My research focuses on consciousness, perception, colours (and other secondary qualities), concepts (or thinking abilities) and their acquisition, and cognitive development more generally. Here are some themes:
- I think the qualities encountered in perception and sensation ("Galilean qualities" as I like to call them) are not parts of consciousness and that that is important for our understanding of consciousness ("Colour and consciousness" 2007; "A somewhat eliminativist proposal about phenomenal consciousness" 2008; "Two types of qualia theory" 2014; and work in progress).
- I have traced some (unobvious) ways in which cognition is or may be independent of perception ("Lessons for Mary" 2004; "On imagism about phenomenal thought" 2011). But I think that there are some (also unobvious) ways in which cognition depends or can be based on perception ("Hume's missing shade of blue" (in Swedish] 2008; and work in progress).
- Much of my work hovers around the mind-body problem. I find this problem hard, and have yet to come down on either side of the dualism-physicalism divide. I somewhat incline to the latter, but I think physicalism is not easily defended ("Review of Papineau" 2006; "Is the mystery an illusion?" 2008; "How physicalist can—and cannot—explain the seeming 'absurdity' of physicalism" forthcoming; and work in progress).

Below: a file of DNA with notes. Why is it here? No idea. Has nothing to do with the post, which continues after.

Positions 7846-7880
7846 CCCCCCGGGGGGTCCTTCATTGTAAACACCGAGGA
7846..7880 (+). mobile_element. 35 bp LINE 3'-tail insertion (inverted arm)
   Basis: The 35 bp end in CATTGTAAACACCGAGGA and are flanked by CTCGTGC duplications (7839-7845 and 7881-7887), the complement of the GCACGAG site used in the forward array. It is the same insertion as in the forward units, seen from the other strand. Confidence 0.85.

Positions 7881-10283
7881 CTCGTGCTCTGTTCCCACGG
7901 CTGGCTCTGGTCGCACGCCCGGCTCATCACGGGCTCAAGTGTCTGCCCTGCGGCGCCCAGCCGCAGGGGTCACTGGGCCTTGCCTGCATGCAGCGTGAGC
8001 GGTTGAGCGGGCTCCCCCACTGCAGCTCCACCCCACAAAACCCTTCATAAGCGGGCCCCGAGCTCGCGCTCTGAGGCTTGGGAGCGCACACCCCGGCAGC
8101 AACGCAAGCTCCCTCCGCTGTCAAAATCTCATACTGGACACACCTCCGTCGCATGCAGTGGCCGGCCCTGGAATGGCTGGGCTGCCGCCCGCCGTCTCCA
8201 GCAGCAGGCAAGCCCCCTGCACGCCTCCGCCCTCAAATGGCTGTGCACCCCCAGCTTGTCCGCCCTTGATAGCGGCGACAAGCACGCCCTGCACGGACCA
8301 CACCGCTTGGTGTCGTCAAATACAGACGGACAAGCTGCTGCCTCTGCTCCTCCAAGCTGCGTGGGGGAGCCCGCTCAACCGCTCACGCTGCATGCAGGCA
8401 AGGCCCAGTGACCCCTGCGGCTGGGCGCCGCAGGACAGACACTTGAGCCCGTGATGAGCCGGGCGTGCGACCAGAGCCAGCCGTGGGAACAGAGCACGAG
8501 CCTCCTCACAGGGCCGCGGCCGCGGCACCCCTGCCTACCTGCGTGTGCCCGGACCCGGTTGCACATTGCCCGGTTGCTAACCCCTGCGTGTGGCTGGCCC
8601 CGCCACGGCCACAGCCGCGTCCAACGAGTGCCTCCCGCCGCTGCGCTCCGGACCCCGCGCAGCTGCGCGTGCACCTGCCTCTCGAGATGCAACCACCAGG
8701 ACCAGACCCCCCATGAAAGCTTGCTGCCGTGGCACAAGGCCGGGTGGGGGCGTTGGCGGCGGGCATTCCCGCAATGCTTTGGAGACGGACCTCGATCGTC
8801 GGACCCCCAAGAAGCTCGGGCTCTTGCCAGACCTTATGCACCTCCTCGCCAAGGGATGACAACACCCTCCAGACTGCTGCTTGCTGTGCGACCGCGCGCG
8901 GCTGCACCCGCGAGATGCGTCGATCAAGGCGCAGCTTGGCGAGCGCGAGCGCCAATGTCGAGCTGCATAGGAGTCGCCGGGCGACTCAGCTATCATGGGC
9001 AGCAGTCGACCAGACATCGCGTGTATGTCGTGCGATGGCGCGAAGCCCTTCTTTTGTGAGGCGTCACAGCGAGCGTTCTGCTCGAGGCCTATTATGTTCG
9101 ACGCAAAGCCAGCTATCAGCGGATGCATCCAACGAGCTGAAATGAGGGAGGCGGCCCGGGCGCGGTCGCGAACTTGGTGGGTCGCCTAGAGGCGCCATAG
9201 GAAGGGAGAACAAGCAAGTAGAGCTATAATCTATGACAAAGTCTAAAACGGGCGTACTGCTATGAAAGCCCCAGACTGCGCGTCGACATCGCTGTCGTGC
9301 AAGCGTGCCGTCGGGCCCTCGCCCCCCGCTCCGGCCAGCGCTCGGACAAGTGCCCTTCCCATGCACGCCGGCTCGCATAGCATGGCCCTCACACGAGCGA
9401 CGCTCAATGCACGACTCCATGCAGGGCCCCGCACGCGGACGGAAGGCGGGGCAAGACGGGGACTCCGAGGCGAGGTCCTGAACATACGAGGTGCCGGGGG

- I think there is important truth in a classic, "descriptivist" idea that we can think about (many) things only "via their properties" (works in progress).
- There are many, very different "transparency-of-experience" theses, and it is important to keep them apart ("Two types of qualia theory" 2014; "What is the transparency of experience and what follows from it?"(in Swedish 2015), "Visual experience" forthcoming).
- I'm interested in arguments that what we experience, or directly experience in perception is a narrow range of properties and nothing particular ("Visual experience" forthcoming; and work in progress). I'm not sure whether one should accept the premises and therefore the conclusions of these arguments, or reject the conclusions and therefore some premise.
- Every third day I believe that colours are visually complex ("Lessons for Mary" 2004; "Are colours visually complex" 2013).